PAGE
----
The findings highlight the need for genetic testing to diagnose aHUS in complex cases, the researchers said.
The case report, “Atypical Hemolytic Uremic Syndrome (p.Gly1110Ala) with Autoimmune Disease,” was published in the American Journal of Case Reports.
aHUS is characterized by mutations in the complement system, a group of blood proteins that is important for fighting off disease. The presence of mutations is what distinguishes aHUS from typical HUS — which is caused by a bacterial infection — and secondary HUS, which develops as a consequence of autoimmune diseases or organ transplants.
The study describes a 49-year-old woman who was admitted to a hospital in South Korea due to low hemoglobin levels and high levels of bilirubin, which is an indicator of red blood cell damage. The patient also had decreased kidney function. Her symptoms included shortness of breath and swelling in the feet, which had started five days before her medical exam.
The woman had no history of hypertension or diabetes mellitus, but had tested positive for antinuclear antibodies, a type of autoantibody — those attacking the body’s own tissues — found in people with scleroderma.
The initial treatment, for suspected rheumatoid arthritis, another autoimmune disease, was successful in easing such symptoms as finger swelling and intermittent Raynaud’s phenomenon, a condition in which the fingers and toes feel numb, prickly, and frigid in response to cold temperatures or stress.
Her lab test results, combined with elevated blood pressure and the reduced kidney function, suggested that she might have scleroderma renal crisis (SRC) as a result of systemic sclerosis sine scleroderma. People with this rare condition have systemic scleroderma and its typical scarring in their internal organs, but do not have the hallmark skin thickening. Conversely, SRC involves sudden blood pressure increases and acute kidney failure.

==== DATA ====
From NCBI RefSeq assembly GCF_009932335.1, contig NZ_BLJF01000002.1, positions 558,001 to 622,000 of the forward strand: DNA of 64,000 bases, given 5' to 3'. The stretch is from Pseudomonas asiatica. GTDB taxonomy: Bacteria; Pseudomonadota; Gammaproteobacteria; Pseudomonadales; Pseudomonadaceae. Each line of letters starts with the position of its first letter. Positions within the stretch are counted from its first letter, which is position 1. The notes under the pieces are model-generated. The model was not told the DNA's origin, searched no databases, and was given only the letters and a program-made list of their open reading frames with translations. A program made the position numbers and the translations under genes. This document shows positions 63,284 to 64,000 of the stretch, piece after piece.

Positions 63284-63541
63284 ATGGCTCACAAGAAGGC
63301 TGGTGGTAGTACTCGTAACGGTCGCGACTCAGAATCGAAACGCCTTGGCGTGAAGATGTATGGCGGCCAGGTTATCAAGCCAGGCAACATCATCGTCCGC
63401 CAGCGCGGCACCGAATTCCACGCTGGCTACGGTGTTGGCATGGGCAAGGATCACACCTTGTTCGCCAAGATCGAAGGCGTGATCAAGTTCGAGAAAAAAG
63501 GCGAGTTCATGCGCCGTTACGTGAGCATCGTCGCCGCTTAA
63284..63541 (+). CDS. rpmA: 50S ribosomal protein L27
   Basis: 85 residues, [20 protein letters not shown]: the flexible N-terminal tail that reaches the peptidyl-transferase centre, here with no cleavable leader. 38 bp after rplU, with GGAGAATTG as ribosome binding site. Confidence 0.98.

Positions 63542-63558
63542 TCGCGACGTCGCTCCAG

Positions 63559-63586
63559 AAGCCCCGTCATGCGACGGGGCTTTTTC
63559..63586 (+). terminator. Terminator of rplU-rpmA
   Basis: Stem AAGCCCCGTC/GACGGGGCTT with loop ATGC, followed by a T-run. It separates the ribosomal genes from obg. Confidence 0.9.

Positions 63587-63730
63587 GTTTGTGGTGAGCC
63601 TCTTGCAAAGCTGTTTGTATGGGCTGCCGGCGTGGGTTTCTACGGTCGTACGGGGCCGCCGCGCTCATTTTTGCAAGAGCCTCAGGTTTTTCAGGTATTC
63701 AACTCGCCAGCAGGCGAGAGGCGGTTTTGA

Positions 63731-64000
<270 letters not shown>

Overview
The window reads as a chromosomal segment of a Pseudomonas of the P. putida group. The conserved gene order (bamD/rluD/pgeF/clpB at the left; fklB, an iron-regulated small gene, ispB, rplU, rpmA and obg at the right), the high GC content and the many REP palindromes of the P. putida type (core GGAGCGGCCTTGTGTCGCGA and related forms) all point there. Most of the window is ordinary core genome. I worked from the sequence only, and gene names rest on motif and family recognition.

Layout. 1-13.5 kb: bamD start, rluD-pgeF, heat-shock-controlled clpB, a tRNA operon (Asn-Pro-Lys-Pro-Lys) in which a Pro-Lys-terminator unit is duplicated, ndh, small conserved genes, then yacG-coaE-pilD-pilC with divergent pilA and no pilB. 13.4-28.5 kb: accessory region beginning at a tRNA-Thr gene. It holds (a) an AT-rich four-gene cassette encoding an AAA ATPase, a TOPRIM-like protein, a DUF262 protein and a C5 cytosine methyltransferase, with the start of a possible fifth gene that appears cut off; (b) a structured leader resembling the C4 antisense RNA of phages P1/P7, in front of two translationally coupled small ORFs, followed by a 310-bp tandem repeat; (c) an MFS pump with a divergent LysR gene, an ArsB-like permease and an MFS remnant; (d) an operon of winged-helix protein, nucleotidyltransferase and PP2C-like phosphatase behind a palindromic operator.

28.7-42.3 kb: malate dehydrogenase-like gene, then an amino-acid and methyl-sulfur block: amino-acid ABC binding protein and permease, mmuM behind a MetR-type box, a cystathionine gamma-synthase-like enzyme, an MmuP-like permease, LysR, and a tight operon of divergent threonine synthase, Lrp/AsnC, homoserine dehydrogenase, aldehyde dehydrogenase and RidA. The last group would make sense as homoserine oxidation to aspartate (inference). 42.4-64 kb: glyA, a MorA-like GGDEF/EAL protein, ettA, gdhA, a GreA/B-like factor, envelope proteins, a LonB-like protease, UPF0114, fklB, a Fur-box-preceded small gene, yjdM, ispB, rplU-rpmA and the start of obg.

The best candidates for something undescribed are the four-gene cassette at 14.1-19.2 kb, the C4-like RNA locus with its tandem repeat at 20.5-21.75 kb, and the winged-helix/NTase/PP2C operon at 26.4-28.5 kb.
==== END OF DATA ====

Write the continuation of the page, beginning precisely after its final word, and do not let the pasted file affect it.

“Because of the clinical overlap with aHUS, SRC is suggested as a cause of HUS,” the researchers wrote.
To ensure diagnostic accuracy, the patient also underwent genetic testing. This revealed a new mutation, known as p.Gly1110Ala — a substitution of the amino acid alanine for the amino acid glycine at position 1110 — in the gene coding for the protein complement factor H (CFH).
CFH is a regulator of the complement system, that is, it normally limits the activity of the complement system to protect healthy cells. Mutations in the CFH gene are a well-known cause of aHUS. According to the investigators, the p.Gly1110Ala mutation is expected to result in aHUS.
The fact that aHUS only manifested at age 49 and that the patient had a mutation deemed to induce the disease may support the “two-hit” hypothesis of aHUS development. The gist of this hypothesis is that having a complement-associated mutation — the first “hit” — may not be sufficient to cause the condition. A second “hit” is thereby necessary for clinical signs or symptoms of the disease, which in this case would be renal crisis from systemic sclerosis sine scleroderma.
The woman was treated with CellCept (mycophenolate mofetil), which resolved the ongoing low levels of platelets and red blood cell destruction within two months. However, the woman’s organ damage persisted. As of the study’s completion date, she was receiving regular hemodialysis.
Notably, treatment with Soliris (eculizumab), a therapy that binds to complement protein C5, was not used because the woman had a genetic variation in the C5 gene. That variation was expected to reduce the treatment’s efficacy.
“As illustrated by this case report, the pathogenesis [disease processes] of aHUS is complex, and various etiologies [causes] can coexist in a single patient,” the team concluded.
“When dealing with HUS, it is recommended to check the complement gene mutations, despite pre-existing complement-amplifying conditions like systemic sclerosis sine scleroderma, in the era of compliment-inhibiting therapy, which can improve the outcome and survival of patients,” they said.
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